by Duncan Hood
When life was good for Ritchie, it was very good. Twenty years ago he was 33, working as a bond broker on Wall Street in New York, and making loads of money. Then he switched firms and started making even bigger money as a stockbroker. That's when things started to go wrong.
For Ritchie, the stock market glittered like the world's biggest casino and there was no such thing as enough. "I was a Vince Lombardi kid - I had to win at any cost - and when I played with money, I played to win," he says. "I was completely out of control. I would bet on everything - stocks, indices, gold, silver, currencies. It was incredible."
When he began dipping into his clients' accounts to cover his losses, the end was near. "In the early 1990s I got to that day when I knew that a bunch of my clients' statements would be wrong. So I put on my jacket, walked over to my two secretaries, and wrote a note for my boss telling him I resigned. Then I walked out and never came back."
What went wrong with Ritchie? It turns out he was a compulsive gambler. According to psychologists who study gambling behavior, it's all too easy for an innocent investing habit to swell into a gambling problem if a person is so disposed. Both investing and gambling let you wager big money and win or lose huge sums within minutes. Indeed, it can be difficult for even a professional to know at what point a sincere interest in investing edges over the line and becomes something darker and more compulsive.
What ultimately distinguishes gamblers from investors, says Dr. Marvin Steinberg, executive director of the Connecticut Council on Problem Gambling, is a lack of control. Smart investors may decide to occasionally make big bets on a stock. But they can also go for months without buying a stock or even shuffling their portfolio.
"With any kind of compulsive behavior, you wind up being out of control," says Steinberg. "So if you tell yourself that you're going to do one thing and you wind up doing more, you have a problem. An alcoholic says he'll just have one drink and winds up having 12, a problem gambler goes to the casino with $100 in his wallet and winds up spending $3,000 on his credit card. In the same way, if you put more money into risky investments than you can afford to lose, that's a sign you have a problem."
Other symptoms include an inability to stop trading stocks, even while on vacation, using lots of borrowed money, and indulging in superstitious behavior, such as buying a stock because the symbol reminds you of your dog's name. Steinberg estimates that as many as 5% of investors have a mild to serious gambling problem. "There are Gamblers Anonymous meetings in New York and Chicago that are attended almost exclusively by stock market gamblers," he says. "It's a problem that needs to be taken seriously, but it's not well understood. Brokers don't want their clients to think of the markets as a place where you could become a problem gambler."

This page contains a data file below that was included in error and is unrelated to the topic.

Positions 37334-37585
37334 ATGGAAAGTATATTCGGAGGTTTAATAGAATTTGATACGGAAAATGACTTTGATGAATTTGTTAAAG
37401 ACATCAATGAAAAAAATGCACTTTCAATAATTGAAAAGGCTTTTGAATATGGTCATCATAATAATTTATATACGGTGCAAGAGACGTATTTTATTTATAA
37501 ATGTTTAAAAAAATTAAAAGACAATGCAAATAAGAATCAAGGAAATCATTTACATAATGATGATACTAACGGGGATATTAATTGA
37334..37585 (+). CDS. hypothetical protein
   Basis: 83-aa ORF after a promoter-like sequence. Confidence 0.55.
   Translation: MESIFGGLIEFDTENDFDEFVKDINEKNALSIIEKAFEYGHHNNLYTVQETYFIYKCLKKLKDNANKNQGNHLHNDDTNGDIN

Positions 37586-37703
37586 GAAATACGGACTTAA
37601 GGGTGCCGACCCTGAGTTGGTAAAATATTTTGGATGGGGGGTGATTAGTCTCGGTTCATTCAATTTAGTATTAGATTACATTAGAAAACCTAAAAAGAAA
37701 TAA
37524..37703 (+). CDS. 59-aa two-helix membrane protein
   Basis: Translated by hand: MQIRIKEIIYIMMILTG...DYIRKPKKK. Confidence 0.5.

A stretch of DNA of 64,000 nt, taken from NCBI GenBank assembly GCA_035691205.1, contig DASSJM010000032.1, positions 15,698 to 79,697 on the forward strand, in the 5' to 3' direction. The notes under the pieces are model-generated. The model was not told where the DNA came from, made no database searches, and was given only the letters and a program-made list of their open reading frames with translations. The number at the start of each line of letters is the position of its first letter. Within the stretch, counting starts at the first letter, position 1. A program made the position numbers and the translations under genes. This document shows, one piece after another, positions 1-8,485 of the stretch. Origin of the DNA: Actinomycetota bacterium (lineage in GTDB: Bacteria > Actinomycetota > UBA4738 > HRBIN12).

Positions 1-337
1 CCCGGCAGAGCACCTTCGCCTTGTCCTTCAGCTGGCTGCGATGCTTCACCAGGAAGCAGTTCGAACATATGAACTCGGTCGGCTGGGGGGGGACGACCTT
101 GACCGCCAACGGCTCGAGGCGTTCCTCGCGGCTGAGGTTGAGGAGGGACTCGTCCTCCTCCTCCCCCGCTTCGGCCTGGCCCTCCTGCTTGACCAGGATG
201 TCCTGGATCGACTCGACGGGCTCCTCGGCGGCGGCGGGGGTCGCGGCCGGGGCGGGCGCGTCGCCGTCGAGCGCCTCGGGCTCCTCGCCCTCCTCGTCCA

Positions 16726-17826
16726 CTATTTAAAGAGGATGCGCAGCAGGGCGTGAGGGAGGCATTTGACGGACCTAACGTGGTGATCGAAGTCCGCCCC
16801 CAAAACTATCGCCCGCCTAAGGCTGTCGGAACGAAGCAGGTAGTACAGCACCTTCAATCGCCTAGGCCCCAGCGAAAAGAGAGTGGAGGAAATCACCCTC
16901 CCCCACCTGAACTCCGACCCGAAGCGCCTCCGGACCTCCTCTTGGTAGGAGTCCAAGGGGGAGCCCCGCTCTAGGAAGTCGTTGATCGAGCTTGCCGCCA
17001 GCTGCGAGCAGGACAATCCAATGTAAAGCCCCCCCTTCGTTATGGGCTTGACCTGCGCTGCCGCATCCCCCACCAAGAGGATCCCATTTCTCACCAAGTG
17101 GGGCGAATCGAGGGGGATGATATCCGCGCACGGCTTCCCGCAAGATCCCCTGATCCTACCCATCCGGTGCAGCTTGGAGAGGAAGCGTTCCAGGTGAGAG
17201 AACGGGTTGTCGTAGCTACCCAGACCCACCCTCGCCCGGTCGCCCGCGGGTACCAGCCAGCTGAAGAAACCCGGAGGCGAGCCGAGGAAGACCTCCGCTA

If you suspect you might have a problem, you can take Steinberg's questionnaire at CCPG.org. If you decide you need help, consult a mental health professional or contact Gamblers Anonymous, which has groups in many Canadian cities. You can also get referrals from Arnie & Sheila Wexler Assoc. (ASWexler.com), which is run by Arnie Wexler, a former compulsive gambler.
Ritchie only realized his investing was out of control after he lost his career. Thanks to Gamblers Anonymous, "I haven't made a bet in over 10 and a half years," he says. "And now I have a terrific life. I'm raising a child and taking care of my wife and running a business buying and selling art." But Ritchie knows he can never be fully cured. "I have to continue to go to the program, because I am what I am, and that doesn't change," he says. "So I'll never work for Caesars Palace - and I couldn't work for Morgan Stanley, either."
If you display five or more of these 11 traits, you may have a gambling problem, according to Paul Good, a clinical psychologist in San Francisco:
1. You engage in high volume trading,where the "action" is more compelling than the objective of your trade.
2. You are constantly preoccupied with your investments.
3. You need to invest more and more money or increase your leverage to feel excited.
4. You have repeatedly tried to stop or control your market activity and failed.
5. You become restless and irritable when you try to cut down or stop investing.
6. You invest to escape problems, relieve depression, or distract yourself from painful emotions.
7. You sometimes increase your position in an investment after a loss - that is, you chase your losses.
8. You have lied to conceal the extent of your involvement in the market.
9. You have committed illegal acts, such as forgery or fraud, to finance your market activity.
10. You are jeopardizing significant relationships or your job because of excessive involvement in the market.
11. You have relied on others to bail you out when you got into desperate financial situations.
Investor or Gambler?